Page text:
I still can't tell whether many of the branded apps I see even now were built with some real marketing objective in mind -- or simply to look good at the next company board meeting. The line between utility and brand vanity seems like it should be an easy one to discern. But the latest run of branded apps for the iPad are tough ones to call. In just the last few weeks we have seen ambitious releases from Victoria's Secret, Gucci and Coca-Cola. They all have their charms. Humility is not among them. In each, the brand paints itself large and constructs its audience as inevitably drawn to its luxe luster, its nostalgic glow or its unabashed sexiness.
The Gucci app is a weird melange of content pieces. There is a voting mechanism for picking the favorite looks from the 2011 fashion show, though it isn't clear why you are voting. There is a strange music-generating thing that I am still struggling to make work. Then there are just piles and piles of examples and sneak peeks of Gucci marketing efforts. It is hard to tell who the app is for, consumers of Gucci or distributors and partners the manufacturer is trying to impress with its master marketing plan. There are nominally useful tools in here, like a "Little Black Book" guide to local hot spots and shopping in upscale locations around the world. OK, but this is not really a brand experience. It feels like a massive brand Web site, and so it inadvertently makes the point that an app shouldn't be a Web site. An app should have some more convincing cohesion to it or a flow.
There is no mystery to Victoria's Secret's reason for piling on its own commercial assets. The company has successfully made its marketing success part of its brand image. Its very own fashion show is a prime-time special, for God's sake. It is the Madonna of brands: famously famous. The app's lush style does effectively communicate something about the brand. The oversized images literally float across a background that is itself moving. Dare I say flesh on silk? But again, I'm just not sure what story it tells about the brand or how it does more than serve the fan base -- whatever that is. It still feels like an elegantly done media kit attached to a catalog.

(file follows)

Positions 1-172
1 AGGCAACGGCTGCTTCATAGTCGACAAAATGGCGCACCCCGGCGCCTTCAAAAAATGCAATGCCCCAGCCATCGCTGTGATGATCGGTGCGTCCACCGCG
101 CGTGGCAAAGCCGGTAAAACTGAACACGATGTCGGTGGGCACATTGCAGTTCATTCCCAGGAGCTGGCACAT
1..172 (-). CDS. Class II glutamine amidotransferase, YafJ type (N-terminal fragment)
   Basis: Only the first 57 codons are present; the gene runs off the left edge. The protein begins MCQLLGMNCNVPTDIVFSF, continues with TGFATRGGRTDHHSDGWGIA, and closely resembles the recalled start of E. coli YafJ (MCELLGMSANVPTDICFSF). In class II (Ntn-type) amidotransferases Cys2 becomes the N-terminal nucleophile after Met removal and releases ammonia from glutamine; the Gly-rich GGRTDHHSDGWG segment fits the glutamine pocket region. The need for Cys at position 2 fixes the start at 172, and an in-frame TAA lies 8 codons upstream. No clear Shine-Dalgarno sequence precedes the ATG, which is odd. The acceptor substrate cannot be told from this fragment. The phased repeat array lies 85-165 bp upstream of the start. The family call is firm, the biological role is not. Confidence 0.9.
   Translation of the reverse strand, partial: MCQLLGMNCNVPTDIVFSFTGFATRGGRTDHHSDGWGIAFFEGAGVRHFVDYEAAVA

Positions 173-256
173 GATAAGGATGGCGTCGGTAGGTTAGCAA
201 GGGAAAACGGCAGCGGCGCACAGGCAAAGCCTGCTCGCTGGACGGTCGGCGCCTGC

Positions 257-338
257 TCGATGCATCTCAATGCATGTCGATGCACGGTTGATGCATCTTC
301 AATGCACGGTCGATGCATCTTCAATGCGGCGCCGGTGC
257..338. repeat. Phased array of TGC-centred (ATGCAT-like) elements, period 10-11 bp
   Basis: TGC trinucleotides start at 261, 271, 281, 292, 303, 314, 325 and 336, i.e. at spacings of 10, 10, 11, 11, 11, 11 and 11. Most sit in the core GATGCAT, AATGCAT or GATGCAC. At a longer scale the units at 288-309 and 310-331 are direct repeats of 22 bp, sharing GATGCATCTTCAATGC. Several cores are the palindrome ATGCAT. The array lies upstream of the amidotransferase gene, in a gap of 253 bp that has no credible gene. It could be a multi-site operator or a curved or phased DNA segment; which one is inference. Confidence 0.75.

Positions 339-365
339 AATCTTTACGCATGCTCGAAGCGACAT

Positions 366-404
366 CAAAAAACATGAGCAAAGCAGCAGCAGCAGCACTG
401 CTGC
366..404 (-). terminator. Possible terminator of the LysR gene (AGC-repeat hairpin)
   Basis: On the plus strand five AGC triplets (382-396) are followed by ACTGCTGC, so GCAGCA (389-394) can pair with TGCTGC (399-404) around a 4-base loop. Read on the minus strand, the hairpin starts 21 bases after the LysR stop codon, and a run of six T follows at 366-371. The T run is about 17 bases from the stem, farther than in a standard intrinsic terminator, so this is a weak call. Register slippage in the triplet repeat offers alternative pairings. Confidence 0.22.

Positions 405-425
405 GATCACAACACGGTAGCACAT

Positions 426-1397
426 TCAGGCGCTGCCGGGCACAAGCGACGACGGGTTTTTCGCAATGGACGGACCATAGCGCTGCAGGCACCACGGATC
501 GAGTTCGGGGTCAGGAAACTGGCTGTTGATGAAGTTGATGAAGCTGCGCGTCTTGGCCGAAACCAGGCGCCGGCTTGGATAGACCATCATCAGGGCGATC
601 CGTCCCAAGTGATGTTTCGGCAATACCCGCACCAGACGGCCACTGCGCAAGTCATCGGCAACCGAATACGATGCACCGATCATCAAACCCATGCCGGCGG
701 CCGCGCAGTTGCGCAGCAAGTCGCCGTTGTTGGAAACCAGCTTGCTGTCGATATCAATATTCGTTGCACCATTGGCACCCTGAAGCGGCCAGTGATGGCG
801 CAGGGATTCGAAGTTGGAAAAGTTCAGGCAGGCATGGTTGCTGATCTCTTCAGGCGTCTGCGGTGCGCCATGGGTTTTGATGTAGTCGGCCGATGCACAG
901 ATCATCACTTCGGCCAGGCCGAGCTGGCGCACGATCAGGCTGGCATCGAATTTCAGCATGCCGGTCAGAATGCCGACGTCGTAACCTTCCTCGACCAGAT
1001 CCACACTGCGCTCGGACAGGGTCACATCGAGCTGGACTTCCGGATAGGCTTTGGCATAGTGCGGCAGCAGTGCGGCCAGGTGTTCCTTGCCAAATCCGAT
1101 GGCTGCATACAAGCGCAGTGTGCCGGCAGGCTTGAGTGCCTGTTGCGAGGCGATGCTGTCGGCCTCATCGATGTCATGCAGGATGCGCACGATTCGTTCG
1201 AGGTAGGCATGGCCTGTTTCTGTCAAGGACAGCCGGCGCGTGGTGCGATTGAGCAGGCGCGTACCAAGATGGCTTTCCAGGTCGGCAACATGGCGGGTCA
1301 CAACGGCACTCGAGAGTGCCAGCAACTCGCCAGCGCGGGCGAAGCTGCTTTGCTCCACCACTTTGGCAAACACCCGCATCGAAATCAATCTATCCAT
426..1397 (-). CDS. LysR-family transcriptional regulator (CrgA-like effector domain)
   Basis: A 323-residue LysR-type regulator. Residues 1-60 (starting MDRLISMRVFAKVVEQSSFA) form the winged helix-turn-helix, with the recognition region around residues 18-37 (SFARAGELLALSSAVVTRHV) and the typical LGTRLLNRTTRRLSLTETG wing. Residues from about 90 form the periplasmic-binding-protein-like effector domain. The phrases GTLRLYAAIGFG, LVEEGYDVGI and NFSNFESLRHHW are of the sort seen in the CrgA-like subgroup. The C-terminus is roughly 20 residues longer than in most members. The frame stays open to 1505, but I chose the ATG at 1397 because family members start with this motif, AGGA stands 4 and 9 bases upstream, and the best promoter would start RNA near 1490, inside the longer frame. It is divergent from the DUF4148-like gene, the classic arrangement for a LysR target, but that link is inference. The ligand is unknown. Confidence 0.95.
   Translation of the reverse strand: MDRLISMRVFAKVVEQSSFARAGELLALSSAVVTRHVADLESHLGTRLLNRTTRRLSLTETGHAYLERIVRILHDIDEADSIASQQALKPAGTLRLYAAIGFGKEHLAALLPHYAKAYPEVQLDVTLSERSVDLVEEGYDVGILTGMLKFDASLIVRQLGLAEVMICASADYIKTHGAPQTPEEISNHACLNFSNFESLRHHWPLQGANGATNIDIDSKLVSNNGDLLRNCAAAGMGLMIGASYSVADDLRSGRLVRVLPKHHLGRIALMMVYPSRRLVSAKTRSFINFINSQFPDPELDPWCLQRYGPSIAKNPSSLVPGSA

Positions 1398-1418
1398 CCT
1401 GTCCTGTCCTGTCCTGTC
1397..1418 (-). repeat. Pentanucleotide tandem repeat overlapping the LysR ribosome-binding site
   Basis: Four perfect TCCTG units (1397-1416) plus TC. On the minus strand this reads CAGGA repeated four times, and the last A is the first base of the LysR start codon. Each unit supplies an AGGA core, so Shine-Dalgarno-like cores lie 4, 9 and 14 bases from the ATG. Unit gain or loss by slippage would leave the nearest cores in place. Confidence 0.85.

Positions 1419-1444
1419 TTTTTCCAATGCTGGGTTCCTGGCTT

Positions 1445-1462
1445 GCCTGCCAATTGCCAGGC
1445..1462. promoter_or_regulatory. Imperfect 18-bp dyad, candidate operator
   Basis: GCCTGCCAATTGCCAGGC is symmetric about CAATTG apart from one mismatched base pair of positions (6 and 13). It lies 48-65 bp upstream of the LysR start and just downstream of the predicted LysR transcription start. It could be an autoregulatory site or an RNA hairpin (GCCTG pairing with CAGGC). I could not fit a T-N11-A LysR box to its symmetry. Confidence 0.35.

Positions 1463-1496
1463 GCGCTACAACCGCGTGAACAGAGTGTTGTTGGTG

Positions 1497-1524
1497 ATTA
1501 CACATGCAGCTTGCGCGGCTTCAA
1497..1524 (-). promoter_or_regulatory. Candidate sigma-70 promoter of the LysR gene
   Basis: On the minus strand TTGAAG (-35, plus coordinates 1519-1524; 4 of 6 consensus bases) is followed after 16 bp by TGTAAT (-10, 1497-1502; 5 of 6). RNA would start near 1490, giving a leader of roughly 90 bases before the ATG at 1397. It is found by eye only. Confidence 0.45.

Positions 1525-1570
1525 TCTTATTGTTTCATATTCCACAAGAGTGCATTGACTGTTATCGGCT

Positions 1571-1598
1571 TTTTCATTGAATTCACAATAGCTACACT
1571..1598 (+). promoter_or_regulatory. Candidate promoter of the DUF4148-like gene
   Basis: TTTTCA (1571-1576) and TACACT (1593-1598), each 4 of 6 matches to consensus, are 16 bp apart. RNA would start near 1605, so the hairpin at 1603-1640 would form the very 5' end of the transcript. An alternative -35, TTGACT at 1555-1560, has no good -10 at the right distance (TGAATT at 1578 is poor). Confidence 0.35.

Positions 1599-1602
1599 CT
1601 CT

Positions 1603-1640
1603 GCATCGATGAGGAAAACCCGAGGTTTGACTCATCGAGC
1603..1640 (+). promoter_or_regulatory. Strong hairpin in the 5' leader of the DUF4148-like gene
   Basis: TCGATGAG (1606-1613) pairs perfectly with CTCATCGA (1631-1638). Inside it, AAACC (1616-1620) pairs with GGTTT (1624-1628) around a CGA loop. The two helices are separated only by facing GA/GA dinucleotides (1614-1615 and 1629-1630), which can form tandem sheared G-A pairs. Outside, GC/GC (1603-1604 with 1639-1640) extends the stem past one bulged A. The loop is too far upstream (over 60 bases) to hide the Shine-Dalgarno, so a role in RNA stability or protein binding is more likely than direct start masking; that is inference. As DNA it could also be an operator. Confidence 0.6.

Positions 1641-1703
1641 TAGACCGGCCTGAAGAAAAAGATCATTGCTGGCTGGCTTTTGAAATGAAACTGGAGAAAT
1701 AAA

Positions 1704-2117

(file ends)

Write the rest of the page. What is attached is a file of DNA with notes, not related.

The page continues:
The most reserved and ultimately most effective branded app in the bunch comes from the people who probably have the most to crow about when it comes to brand power. The Coca-Cola Heritage Timeline is a simple sideswipe through the history of the soda brand. Much like a modestly interactive coffee-table book, the app slides us through artifacts, from tin Coca-Cola signs to line-ups of the iconic bottles. To be sure, Coke simply is a brand that can carry the weight of "heritage." This app is visually attractive insofar as it recreates some of the brand's marketing style. There is some history embedded in the captions. Coke literally accompanied the country through the last century, and there is a case to be made that its changing styles reflected our own self-view.
The high point of brand hubris of course comes in 1971, when a tribe of young people (as countercultural as "Up With People" singers) deliver "I'd Like to Teach the World to Sing" from a hilltop. It takes balls to try to align a multinational corporation with the ideals of a generation. I am not sure Coca-Cola ever fully pulled it off. Do any of these self-styled celebrations of one's own brand really register with users?